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An Overview of Heart Diseases and Disorders Part II of II

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An Overview of Heart Diseases and Disorders Part II of II


Arrhythmias that originate in the ventricles are: 


  • Ventricular Tachycardia (VT) 
    Ventricular tachycardia is a life threatening arrhythmia that occurs more often with other serious heart disease; however, sometimes it happens in people with normal hearts.   It is a serious condition that needs follow-up and aggressive treatment, because VT can lead to ventricular fibrillation (a disorganized and dangerously fast heartbeat).   Treatment options are radiofrequency ablation (scarring and burning the area of heart tissue that triggers the abnormal rhythm with EP Catheters), medication, and/or surgery.   People with VT often have an implanted defibrillator (a device that can shock the heart from the dangerous heartbeat).


  • Ventricular Fibrillation (VF) 
    Half of all cardiac deaths are caused by sudden cardiac arrest caused by ventricular fibrillation.   In VF, the heartbeat is chaotic and fast, causing the ventricles, to spasm.   Sometimes, a heart attack (blockage of the heart arteries) can induce VF.   VF occurs suddenly without warning, and stops the heart from working.  The body’s ensuing lack of oxygen especially to the brain, is deadly.   Sudden cardiac arrest is due to an electrical problem.   It is different than a heart attack, which is a circulatory problem caused by clogged arteries that cut off blood supply to the heart.   Though CPR may help a little, the only truly effective VF treatment is defibrillation.   This is when paddles or electrodes are used to “shock” the heart back to a normal rhythm.   Without this treatment, the person with VF will suddenly pass out and die.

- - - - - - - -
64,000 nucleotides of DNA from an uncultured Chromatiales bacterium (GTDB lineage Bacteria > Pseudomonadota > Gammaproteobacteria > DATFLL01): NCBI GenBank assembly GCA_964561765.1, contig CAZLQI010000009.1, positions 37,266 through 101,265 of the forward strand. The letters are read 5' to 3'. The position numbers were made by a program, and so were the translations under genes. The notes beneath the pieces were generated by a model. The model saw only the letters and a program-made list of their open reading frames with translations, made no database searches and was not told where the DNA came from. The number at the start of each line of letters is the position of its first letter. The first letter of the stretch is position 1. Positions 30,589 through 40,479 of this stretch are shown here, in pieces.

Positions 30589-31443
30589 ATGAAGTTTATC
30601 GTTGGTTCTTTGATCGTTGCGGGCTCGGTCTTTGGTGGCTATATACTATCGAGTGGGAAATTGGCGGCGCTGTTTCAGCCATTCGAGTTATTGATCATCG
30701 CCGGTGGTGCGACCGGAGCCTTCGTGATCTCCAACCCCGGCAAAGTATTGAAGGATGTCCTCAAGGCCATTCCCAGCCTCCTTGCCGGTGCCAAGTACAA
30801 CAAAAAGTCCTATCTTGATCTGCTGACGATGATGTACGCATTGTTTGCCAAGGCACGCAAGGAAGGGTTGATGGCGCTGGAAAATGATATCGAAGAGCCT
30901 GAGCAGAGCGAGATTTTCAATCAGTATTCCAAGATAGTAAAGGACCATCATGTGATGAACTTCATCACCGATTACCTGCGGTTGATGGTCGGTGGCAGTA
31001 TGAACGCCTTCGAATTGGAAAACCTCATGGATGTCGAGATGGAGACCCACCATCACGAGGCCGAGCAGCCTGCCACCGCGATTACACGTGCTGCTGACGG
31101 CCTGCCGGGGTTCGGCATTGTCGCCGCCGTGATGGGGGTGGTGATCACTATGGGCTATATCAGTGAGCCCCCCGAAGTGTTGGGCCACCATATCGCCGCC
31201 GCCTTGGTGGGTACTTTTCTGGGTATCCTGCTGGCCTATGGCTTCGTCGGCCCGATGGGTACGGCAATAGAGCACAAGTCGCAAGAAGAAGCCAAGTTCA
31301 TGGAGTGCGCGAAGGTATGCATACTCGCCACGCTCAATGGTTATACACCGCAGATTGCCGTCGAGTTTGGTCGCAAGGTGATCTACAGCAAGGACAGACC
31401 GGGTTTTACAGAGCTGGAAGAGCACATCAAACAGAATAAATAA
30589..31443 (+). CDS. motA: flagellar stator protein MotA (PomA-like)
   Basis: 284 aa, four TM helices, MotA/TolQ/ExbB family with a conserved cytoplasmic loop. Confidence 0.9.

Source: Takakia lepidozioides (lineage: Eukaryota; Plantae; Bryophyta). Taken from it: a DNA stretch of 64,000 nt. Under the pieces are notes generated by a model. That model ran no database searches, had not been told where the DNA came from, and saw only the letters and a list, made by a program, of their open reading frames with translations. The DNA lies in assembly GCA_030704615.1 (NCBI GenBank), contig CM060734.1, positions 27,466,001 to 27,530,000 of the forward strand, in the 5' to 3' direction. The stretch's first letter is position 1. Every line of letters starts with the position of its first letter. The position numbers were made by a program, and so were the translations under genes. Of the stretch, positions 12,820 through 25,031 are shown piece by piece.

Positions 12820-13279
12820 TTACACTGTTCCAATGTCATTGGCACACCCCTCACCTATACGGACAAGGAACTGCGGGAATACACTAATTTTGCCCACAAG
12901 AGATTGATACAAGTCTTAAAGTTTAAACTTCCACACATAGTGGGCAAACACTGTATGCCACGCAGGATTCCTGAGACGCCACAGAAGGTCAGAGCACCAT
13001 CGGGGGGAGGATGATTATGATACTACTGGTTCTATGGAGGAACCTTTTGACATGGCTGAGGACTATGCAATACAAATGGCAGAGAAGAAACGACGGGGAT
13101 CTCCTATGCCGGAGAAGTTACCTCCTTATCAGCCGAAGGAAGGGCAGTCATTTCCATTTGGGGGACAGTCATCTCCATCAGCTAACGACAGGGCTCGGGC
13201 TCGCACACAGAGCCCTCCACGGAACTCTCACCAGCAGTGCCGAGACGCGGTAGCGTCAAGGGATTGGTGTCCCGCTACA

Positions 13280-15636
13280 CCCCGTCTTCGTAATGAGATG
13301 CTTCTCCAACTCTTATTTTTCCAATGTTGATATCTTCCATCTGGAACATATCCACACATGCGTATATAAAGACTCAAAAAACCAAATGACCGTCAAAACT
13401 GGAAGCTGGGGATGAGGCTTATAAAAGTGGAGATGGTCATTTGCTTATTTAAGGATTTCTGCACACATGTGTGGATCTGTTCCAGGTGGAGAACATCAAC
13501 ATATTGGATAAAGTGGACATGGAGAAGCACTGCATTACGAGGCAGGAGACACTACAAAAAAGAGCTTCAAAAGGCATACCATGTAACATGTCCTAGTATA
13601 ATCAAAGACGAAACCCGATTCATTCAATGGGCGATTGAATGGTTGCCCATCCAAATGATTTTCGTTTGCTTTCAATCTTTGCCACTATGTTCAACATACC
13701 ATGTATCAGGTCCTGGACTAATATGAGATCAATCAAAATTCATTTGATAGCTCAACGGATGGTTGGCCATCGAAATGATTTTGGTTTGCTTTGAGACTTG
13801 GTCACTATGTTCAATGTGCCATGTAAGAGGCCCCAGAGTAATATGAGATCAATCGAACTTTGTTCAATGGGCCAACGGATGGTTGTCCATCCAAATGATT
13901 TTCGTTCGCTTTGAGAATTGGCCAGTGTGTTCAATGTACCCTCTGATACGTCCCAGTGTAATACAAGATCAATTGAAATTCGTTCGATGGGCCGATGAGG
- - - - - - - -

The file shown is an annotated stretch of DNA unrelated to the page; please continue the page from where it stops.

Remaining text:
VT Image

Other arrhythmias include: 


  • Premature Contractions
    Early, skipped or extra beats are the most common cause of irregular heart rhythms.   These can start in both the upper or lower chambers of the heart.


  • Long QT Syndrome (LQTS)
    Long QT Syndrome is an electrical system disorder.  It can be brought on by taking certain medications, inherited, or a combination of the two.  People with LQTS are at risk for VF.


  • Heart Block 
    When electrical signals from the atria do not travel to the lower chambers (ventricles), heart block occurs.  The heart then beats too slowly, decreasing the  oxygen supply to the brain and body.


  • Syncope (Fainting) 
    Fainting, or feeling as if you might pass out, can be due to a serious heart rhythm disorder and needs to be carefully evaluated.   Sometimes the cause is not heart related, like low blood sugar.   Regardless of the cause, syncope is dangerous due to the risk of injuries from falling.


Circulatory Disorders 


  • Heart Attack (Myocardial Infarction)
    When arteries become too clogged that the blood flow to the heart is stopped or reduced, the ensuing lack of oxygen can kill or damage the heart muscle, causing a heart attack.  If one knows the symptoms of a heart attack to make it easier to get immediate emergency treatment, it can prevent or limit heart muscle damage.


  • Stroke
    Strokes are caused by reduced blood flow or blockage to the brain.   Abnormal heart rhythms like atrial flutter and atrial fibrillation can lead to the formation of blood clots in the heart.   When the clots become dislodged, they can travel to the brain, block a vessel and cause a stroke.


Structural Disorders


  • Heart Failure
    When the heart muscle is too weak to pump blood effectively through the body, heart failure, or cardiomyopathy occurs.   Early treatment and diagnosis can slow down or stop the progression of heart failure.


  • Heart Valve Problems 
    Heart valve problems can develop on their own or be inherited, affecting the heart’s ability to push blood between chambers.   Surgery and medication are treatment options.
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